Coronavirus: How will govt ‘test’ over 43,000 China-returned travellers?

NIV in Pune currently has reagents to test only 5,000 people

By Banjot Kaur
Published: Thursday 30 January 2020

The Union government on January 30, 2020, announced it would test all those who flew into India from China since January 15. It also confirmed the first positive case of novel coronavirus (2019-nCoV) in Kerala on the same day.

The blood samples of all such people will be collected and sent to laboratories, a public relations official of the Union Ministry of Health and Family Welfare told Down To Earth (DTE).

All those who had landed from any part of China, and not just Wuhan city —  the epicentre of the outbreak — would be tested for the presence of the virus, the official added.

The exact number of people who landed in India from China after January 15 is not immediately clear. However, as many as 43,346 passengers from 234 flights have been screened since January 17, according to a government press statement issued on January 30. Screening is being done at 21 Indian airports at the moment.

Where is the equipment?

Sampling the blood of 43,346 people should require a high number of reagents (substances used in chemical analyses) and paraphernalia. 

Adequate lab reagents are available with the National Institute of Virology (NIV) at Pune to test 5,000 samples according to the January 30 statement. It remains unclear as to how the remaining samples will be checked.

A health ministry official told DTE that six more government labs in Bengaluru, New Delhi, Mumbai and Kerala would be augmented for testing and that they will work under the NIV. The official also said there was no centralised data to suggest the total capacity of these labs. 

This reporter was then directed to speak to the director of National Centre for Disease Control Sujeet K Singh. On being contacted, Singh said he was busy.

DTE had also sent a detailed questionnaire to NIV Pune Director Priya Abraham on January 29, inquiring about various technology parameters as well as the number of kits available with the institute.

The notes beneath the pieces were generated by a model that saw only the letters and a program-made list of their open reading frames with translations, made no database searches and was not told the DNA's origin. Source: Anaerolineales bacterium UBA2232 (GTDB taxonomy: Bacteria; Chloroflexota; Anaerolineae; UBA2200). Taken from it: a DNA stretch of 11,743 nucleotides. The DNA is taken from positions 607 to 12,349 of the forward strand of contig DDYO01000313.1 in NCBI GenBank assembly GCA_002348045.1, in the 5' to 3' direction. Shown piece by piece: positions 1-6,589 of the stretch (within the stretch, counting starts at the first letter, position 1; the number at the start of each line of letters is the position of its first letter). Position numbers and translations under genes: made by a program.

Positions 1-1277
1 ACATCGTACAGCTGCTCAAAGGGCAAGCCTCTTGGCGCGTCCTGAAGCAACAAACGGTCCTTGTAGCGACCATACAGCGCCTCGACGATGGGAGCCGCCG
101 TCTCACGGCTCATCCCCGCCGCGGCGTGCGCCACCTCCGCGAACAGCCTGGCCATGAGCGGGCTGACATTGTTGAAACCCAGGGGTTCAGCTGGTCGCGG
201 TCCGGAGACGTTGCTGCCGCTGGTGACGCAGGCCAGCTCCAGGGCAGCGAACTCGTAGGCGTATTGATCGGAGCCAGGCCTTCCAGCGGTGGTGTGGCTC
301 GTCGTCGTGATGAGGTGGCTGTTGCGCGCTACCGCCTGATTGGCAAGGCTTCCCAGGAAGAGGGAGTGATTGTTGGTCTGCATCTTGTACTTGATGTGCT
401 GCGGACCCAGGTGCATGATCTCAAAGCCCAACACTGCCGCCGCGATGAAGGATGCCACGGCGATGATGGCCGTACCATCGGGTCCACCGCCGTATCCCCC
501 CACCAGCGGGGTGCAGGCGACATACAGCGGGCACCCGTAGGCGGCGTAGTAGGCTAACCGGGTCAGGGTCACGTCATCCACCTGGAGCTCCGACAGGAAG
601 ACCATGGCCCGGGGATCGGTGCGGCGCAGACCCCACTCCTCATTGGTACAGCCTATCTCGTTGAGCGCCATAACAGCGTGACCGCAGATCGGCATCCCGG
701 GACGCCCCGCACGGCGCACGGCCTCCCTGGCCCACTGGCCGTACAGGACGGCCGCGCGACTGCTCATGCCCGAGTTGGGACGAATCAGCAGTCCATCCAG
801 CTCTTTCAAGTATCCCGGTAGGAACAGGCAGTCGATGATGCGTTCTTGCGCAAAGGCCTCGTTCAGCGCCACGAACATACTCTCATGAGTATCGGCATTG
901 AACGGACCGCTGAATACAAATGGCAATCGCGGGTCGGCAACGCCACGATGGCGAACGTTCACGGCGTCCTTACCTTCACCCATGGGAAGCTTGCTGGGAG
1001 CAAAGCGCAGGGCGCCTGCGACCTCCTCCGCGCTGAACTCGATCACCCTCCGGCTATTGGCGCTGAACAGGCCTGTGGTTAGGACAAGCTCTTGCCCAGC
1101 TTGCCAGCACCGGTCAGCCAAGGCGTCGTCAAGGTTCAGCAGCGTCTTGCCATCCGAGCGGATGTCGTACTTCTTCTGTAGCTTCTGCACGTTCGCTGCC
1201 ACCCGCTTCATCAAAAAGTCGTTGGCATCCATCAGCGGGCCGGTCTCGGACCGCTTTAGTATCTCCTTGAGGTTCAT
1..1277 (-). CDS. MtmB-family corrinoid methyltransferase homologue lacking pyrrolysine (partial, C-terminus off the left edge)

While all queries were answered, the reply to the one on the number of kits was unclear. NIV said that “adequate contingency for testing was available”. A follow-up mail asking the same question remains unanswered even now. This, when the Union government had not even made the January 30 announcement. 

While many countries are screening passengers at their respective airports, none has so far announced that passengers landing from China will get their blood samples tested. The screening done at airports involves checking body temperature of the patients through scanners.

Infection from any virus leads to a rise in body temperature. 

The January 30 announcement, along with a slew of other measures was made after a video conference between the Union cabinet secretary and chief secretaries of all states and Union territories. He also reviewed preparedness with the ministries of health and family welfare, external affairs, defence, home affairs, civil aviation, information and broadcasting, labour and employment as well as shipping. 

The cabinet secretary also emphasised on 14 days' isolation at homes for all those who have returned from China. State governments have been advised to open control rooms and appoint a nodal officer. The awareness activities regarding symptoms of the infection and ways to prevent it are also being escalated. 

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